Cyprus banks to stay shut as world markets take fright
- Published: 26/03/2013 at 07:49 AM
- Online news:
Cyprus reversed a decision to reopen some banks on Tuesday after world markets took fright at the implications of the multi-billion-euro bailout deal it has struck with international creditors.
A woman rides her bike past a Laiki (Popular) Bank branch on March 25, 2013, in Nicosia. Cyprus reversed a decision to reopen some banks on Tuesday after world markets took fright at the implications of the multi-billion-euro bailout deal it has struck with international creditors.
All Cyprus banks are to remain shut until Thursday, the Central Bank announced in a shock statement issued late Monday.
Finance Minister Michael Sarris had made the decision on the recommendation of the Central Bank Governor Panicos Demetriades to "ensure the smooth functioning of the entire banking system" the statement said.
Just hours earlier, the Central Bank had said all Cyprus banks except for its two biggest lenders, those worst-hit by the financial crisis, would reopen Tuesday after a 10-day lockdown for fear of a run on deposits.
In the earlier statement, it said Laiki Bank and the Bank of Cyprus would remain shut until Thursday due to their restructuring and merger under the terms of the bailout, but that all other banks would operate normally.
That earlier decision to reopen most banks had come after Cypriot President Nicos Anastasiades clinched a deal with the International Monetary Fund (IMF) and European Union (EU) that threw the debt-stricken Eurozone member a 10-billion-euro lifeline.
Under its terms, depositors in the two biggest banks will pay huge levies on deposits over 100,000 euros.
But stock markets reeled after the head of the Eurogroup, Dutch Finance Minister Jeroen Dijsselbloem, suggested that the deal could form the basis for future bailouts in the zone.
"Taking away the risk from the financial sector and taking it on to the public shoulders is not the right approach," he said.
"If we want to have a healthy, sound financial sector, the only way is to say: 'Look, there where you take the risks, you must deal with them, and if you can't deal with them you shouldn't have taken them on and the consequence might be that it is end of story."
After European markets closed, his office clarified "Cyprus is a specific case with exceptional challenges."
But by then, the damage to stock markets and the euro had been done. US stocks also tumbled on Monday.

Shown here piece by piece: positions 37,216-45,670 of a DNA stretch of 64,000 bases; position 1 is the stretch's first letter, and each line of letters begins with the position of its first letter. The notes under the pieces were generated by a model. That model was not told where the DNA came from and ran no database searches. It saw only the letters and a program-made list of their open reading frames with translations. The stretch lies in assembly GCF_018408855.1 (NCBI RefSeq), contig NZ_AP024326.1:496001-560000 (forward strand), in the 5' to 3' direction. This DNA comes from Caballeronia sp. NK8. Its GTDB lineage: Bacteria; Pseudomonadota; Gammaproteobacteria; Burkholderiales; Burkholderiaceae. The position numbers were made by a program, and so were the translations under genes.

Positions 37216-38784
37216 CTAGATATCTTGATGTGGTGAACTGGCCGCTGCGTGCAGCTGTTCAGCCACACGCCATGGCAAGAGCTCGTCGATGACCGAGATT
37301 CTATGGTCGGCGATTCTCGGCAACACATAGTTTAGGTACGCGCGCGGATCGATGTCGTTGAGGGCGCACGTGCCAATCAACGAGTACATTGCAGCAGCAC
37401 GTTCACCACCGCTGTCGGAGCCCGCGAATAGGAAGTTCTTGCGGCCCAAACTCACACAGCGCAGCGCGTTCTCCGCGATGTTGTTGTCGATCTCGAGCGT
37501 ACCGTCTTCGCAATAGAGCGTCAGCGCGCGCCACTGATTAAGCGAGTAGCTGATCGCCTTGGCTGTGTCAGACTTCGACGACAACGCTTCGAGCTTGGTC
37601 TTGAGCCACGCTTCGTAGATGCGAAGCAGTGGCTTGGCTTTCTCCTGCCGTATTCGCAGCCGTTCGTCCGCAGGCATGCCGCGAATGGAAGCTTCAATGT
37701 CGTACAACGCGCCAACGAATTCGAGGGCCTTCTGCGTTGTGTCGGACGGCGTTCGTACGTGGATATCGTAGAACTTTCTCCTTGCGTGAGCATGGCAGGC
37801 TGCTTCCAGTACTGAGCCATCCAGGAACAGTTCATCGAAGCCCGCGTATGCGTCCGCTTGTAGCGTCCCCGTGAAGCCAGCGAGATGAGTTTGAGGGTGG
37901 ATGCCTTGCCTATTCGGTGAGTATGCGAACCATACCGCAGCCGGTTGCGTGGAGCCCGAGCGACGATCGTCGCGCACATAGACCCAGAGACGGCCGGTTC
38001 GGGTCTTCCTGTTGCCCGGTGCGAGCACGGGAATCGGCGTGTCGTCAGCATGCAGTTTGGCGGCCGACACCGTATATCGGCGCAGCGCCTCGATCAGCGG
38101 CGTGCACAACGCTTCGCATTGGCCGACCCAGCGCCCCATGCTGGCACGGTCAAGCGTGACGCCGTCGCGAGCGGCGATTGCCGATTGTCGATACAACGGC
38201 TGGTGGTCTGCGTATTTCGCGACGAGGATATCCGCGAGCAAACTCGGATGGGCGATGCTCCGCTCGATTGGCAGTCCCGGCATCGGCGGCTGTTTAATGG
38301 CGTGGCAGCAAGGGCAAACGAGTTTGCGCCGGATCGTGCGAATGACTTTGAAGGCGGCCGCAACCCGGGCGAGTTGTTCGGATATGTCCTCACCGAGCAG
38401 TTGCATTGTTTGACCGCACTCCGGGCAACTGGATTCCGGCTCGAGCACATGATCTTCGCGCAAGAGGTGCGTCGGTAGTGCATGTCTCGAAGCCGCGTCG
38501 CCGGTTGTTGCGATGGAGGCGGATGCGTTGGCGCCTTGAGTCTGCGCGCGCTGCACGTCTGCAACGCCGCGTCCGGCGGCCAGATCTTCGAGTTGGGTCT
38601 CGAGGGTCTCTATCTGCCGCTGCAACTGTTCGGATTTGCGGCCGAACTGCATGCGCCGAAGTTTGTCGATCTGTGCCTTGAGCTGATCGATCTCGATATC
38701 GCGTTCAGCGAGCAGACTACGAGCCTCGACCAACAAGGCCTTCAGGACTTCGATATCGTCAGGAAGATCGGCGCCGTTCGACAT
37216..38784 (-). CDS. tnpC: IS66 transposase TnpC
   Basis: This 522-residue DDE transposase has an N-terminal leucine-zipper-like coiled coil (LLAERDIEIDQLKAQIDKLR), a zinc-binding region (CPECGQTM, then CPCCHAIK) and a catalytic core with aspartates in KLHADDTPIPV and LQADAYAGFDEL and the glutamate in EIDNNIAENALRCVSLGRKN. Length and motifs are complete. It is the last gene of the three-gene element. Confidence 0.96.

Hours later, the Cypriot finance ministry decided to postpone the reopening of all banks. They have already been closed for 10 days to avoid a run on accounts.
Earlier Monday, Anastasiades said there had been "no easy solutions" in the marathon talks with international creditors that ended early Monday.
In an address to the nation after returning from the Brussels talks, he expressed confidence that Cyprus would "find its feet again".
And in the face of public outrage over the devastation of the island's prized banking sector, together with huge losses in savings and jobs, he vowed to open a criminal investigation into the crisis.
"I undertake in the next few days for the cabinet to appoint criminal investigators with a clear term of reference to find and attribute responsibility wherever it belongs," Anastasiades said.
The agreement he struck averts a chaotic eurozone exit for the island. But it comes at the expense of job losses in the key financial sector and a massive drying up of credit that threatens a protracted recession.
The deal with the European Union and the International Monetary Fund deals a major hit to investors and depositors in the island's biggest bank, the Bank of Cyprus, many of whom are Russian. It will also effectively shut down Laiki, its second-largest lender.
Laiki is to be wound up, with what is saved being merged with Bank of Cyprus whose larger depositors will face a "haircut" of 30 percent, government spokesman Christos Stylianides said.
The European Central Bank announced that in light of the deal it would continue its emergency funding of the two banks which it had threatened to cut off from Monday.
Their merger is likely to lead to major job losses in a sector that had been one of the few growth areas in the island's economy. Credit to consumers and small businesses is also set to dry up.
But wealthy eurozone governments such as France and Germany had refused to bail out Cyprus unless it agreed to put an end to what they regarded as a "casino" financial sector dependent on hot money from countries like Russia.
The deal spares all depositors with less than 100,000 euros ($130,000) in the island's banks, a key condition missing from a previous agreement the Cypriot parliament rejected last week.
But Cyprus could now be in for a "deep recession caused by the shrinkage of the banking sector and severe de-leveraging," or paying down of debt, UBS economist Reinhard Cluse said.
Economists have forecast the Cyprus economy could now contract by at least 10 percent this year and by 8.0 percent in 2014.
About the author
- Writer: AFP
Position: News agency